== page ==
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equal footing, he scorned to take up with those of a lower class, or to be obliged to those of a higher. He lived therefore much alone, and his time was employed in pursuing his course of reading in history and poetry, then very unfashionable studies for an academic; or in gloomy meditations ou his unhappy circumstances. Yet under this heavy pressure, the force of his genius broke out, in the first rude draught of the “ Tale of a Tub,” written by him at the age of nineteen, though communicated to nobody but his chamber fellow Mr. Waryng; who, after the publication of the book, made no scruple to declare that he had read the first sketch of it in Swift's hand-writing, when he was of that age.*

Soon after this, his uncle Godwin was seized with a lethargy, which rendered him incapable of business; and then it was that the broken state of his affairs was made public. Swift now lost even the poor support that he had before; but his uncle William supplied the place of Godwin to him, though not in a more enlarged way, which could not be expected from his circumstances; yet with so much better a grace, as somewhat lightened the bur. den of dependence, and engaged Swift's gratitude afterward, who distinguished him by the title of “the best of his relations." He had no expectation however of receiving any thing more from him than what was absolutely necessary for his support; and his chief hopes now for any thing beyond that, l'ested in his cousin Willoughby Swift, eldest son of his uncle Godwin, a considerable merchant at Lisbon. Nor was he disappointed in his expectations. For, soon after the account of his father's unhappy situation had reached Willoughby Swift at Lisbon, he, reflecting that his cousin Jonathan's destitute condition demanded immediate relief, sent him a present of a larger sum than ever Jonathan had been master of in his life before. This supply arrived at a critical juncture; when Swift, without a penny in his purse, was despondingly looking out of his chamber window, to gape away the time, and happened to cast his eye upon a seafaring man, who seemed to be making inquiries after somebody's chambers. The thought immediately came into Swift's head, that this might be some master of a vessel who was the bearer of a present to him from his cousin at Lisbon. He saw him enter the building with pleasing expectation, and soon after heard a rap at his door, which he eagerly opening, was accosted by the sailor with—“ Is your name Jonathan Swift ?” 66 Yes!” “ Why then I have something for you from master Willoughby Swift of Lisbon.” He then drew out a large leathern bag, and poured out the contents, which were silver cobs, upon the table. Swift, enraptured at the sight, in the first transports of his heart, pushed over a large number of them, without reckoning, to the sailor, as a reward for his trouble; but the honest tar declined · taking any, saying, that “ he would do more than that for good master Willoughby.” This was the first time that Swift's disposition was tried with regard to the management of money; and he said that the reflection of his constant sufferings through the want of it, made him husband it so well, that he was never afterward without some in his purse.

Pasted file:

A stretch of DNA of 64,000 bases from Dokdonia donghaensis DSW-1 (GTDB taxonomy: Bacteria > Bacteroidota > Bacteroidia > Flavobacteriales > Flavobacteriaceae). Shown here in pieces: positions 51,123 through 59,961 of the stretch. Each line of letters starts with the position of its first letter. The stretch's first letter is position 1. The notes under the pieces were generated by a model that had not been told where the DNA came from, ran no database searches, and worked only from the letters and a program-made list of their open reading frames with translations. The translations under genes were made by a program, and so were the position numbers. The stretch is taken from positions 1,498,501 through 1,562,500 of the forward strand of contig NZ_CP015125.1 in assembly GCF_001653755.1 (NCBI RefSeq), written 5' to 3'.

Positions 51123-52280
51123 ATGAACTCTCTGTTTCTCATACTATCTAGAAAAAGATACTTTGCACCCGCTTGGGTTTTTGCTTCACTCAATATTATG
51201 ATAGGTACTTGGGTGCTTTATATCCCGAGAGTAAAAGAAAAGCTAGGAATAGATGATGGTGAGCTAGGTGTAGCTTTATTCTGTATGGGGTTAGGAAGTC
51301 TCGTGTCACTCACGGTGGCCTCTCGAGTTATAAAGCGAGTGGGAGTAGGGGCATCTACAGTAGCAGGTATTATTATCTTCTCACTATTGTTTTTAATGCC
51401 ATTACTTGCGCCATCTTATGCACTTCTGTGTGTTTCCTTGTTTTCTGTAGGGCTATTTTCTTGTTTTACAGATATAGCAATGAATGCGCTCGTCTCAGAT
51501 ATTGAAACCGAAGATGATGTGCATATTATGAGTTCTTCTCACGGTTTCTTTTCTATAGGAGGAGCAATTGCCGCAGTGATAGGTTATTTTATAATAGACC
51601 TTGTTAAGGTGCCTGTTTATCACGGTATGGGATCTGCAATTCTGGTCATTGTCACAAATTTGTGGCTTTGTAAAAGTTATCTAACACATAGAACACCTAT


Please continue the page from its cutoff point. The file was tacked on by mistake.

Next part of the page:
*He appears also to have intended to write “An Account of the Kingdom of Absurdities” about the same time. In the “ Tale of a Tub” such a tract is mentioned, as intended by the anonymous aythor. N.

Soon after this, upon the breaking out of the war in Ireland, Swift determined to leave that kingdom, and to visit his mother at Leicester, in order to consult with her upon his future plan of life.

Such was the opening of this great man's life; and from such a beginning, who could at that tiine have ima

He was